February 20, 2007
New SCOTUS Opinion Lawrence v. Florida
In Lawrence v. Florida __ US __ (Feb. 20, 2007), the supreme court analyzed whether the one-year statute of limitations for habeas petitions was tolled during the time when a petition for certiorari is pending in the Supreme Court. The court held it did not.
The tolling statute provides: “The time during which a properly filed application for State post-conviction or other collateral reviewwith respect to the pertinent judgment or claim is pending shall not be counted toward any period of limitation under this subsection.” §2244(d)(2). Thus, the majority reasoned that the question was whether an “application for State
Five justices (opinion by Thomas) held that the 1-year statute of limitations isnot tolled during pendency of cert petitions in the Supreme Court. The majority reasoned that when "read naturally" the period was tolled only when an application was pending in state court. The court also relied on, essentially, the doctrine of in pari materia, to uphold its conclusion.
Four justices dissented (opinion by Ginsburg). The opening paragraph of the dissent states:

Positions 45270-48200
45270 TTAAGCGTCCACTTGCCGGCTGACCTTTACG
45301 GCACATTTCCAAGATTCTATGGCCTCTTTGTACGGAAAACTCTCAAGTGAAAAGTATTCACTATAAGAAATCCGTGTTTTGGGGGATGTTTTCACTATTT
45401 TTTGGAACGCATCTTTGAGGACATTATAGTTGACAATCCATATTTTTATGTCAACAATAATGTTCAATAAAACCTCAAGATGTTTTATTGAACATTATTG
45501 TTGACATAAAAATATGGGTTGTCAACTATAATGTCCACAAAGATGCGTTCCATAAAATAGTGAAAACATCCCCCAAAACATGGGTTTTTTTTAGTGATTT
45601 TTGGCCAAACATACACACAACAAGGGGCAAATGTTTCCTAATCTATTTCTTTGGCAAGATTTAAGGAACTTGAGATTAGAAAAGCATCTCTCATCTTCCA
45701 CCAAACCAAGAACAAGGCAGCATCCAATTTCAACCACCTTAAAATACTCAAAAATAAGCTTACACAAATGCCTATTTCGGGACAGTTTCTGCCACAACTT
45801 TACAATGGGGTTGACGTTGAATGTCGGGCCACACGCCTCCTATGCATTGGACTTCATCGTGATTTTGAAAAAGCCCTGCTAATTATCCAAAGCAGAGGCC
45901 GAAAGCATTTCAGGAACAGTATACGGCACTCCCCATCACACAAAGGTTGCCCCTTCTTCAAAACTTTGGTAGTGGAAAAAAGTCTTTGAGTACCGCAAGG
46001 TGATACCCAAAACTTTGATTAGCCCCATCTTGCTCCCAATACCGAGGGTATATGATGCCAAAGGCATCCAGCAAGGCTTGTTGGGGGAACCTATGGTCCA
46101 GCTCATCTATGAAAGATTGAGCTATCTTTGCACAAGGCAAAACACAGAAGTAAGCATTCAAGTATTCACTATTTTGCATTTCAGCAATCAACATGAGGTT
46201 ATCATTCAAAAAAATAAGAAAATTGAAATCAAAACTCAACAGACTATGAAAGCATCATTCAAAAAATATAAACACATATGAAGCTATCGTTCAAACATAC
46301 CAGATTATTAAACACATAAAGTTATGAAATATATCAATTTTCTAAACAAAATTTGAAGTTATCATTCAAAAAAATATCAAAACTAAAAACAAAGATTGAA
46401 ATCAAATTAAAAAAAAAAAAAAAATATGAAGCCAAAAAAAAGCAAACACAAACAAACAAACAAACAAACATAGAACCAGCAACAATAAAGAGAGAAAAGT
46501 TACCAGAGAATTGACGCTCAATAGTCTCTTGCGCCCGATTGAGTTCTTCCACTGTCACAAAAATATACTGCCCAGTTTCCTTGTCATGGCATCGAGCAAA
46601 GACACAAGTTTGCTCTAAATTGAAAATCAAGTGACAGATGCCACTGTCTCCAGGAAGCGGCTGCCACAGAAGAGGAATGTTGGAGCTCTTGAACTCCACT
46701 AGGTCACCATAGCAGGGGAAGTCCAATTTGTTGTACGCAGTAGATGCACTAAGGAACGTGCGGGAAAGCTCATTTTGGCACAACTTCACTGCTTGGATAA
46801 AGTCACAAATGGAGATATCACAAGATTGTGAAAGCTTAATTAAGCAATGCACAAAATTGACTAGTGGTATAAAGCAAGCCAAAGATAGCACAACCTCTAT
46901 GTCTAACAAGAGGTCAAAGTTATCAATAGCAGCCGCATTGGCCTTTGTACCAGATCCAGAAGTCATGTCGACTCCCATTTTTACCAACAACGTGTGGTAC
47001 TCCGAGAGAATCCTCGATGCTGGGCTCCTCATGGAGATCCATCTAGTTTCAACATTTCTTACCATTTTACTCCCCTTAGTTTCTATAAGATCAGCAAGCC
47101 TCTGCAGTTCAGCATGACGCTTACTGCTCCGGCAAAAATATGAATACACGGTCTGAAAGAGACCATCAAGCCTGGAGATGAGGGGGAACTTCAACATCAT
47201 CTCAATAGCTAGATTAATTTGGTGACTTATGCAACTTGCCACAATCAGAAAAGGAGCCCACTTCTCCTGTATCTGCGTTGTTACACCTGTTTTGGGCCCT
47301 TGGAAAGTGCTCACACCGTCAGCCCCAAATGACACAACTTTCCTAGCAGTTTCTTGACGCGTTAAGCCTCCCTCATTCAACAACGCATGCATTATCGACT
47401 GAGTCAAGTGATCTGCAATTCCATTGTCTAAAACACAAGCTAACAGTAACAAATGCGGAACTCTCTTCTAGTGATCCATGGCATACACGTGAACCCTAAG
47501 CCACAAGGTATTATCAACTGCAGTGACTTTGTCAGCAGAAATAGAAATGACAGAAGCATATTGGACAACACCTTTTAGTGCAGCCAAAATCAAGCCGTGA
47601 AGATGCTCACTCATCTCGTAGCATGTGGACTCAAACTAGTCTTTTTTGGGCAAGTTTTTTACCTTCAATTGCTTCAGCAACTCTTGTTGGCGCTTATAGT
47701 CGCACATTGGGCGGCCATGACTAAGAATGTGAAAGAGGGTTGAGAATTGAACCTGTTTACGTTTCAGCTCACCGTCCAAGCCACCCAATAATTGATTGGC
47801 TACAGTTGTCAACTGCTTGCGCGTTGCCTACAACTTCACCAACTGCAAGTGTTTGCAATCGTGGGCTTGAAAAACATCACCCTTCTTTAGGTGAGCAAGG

The Court today concludes that an application for statepostconviction review “no longer exists”—and therefore is not “pending”—once it has been decided by a State’s high-est court. Ante, at 4. What remains, the majority reasons, is a “separate” certiorari proceeding pending before this Court. Ibid. But petitions for certiorari do not exist in avacuum; they arise from actions instituted in lower courts. When we are asked to review a state court’s denial of habeas relief, we consider an application for that relief—not an application for federal habeas relief. Until we have disposed of the petition for certiorari, the application remains live as one for state postconviction relief; it is not transformed into a federal application simply because thestate-court applicant petitions for this Court’s review.
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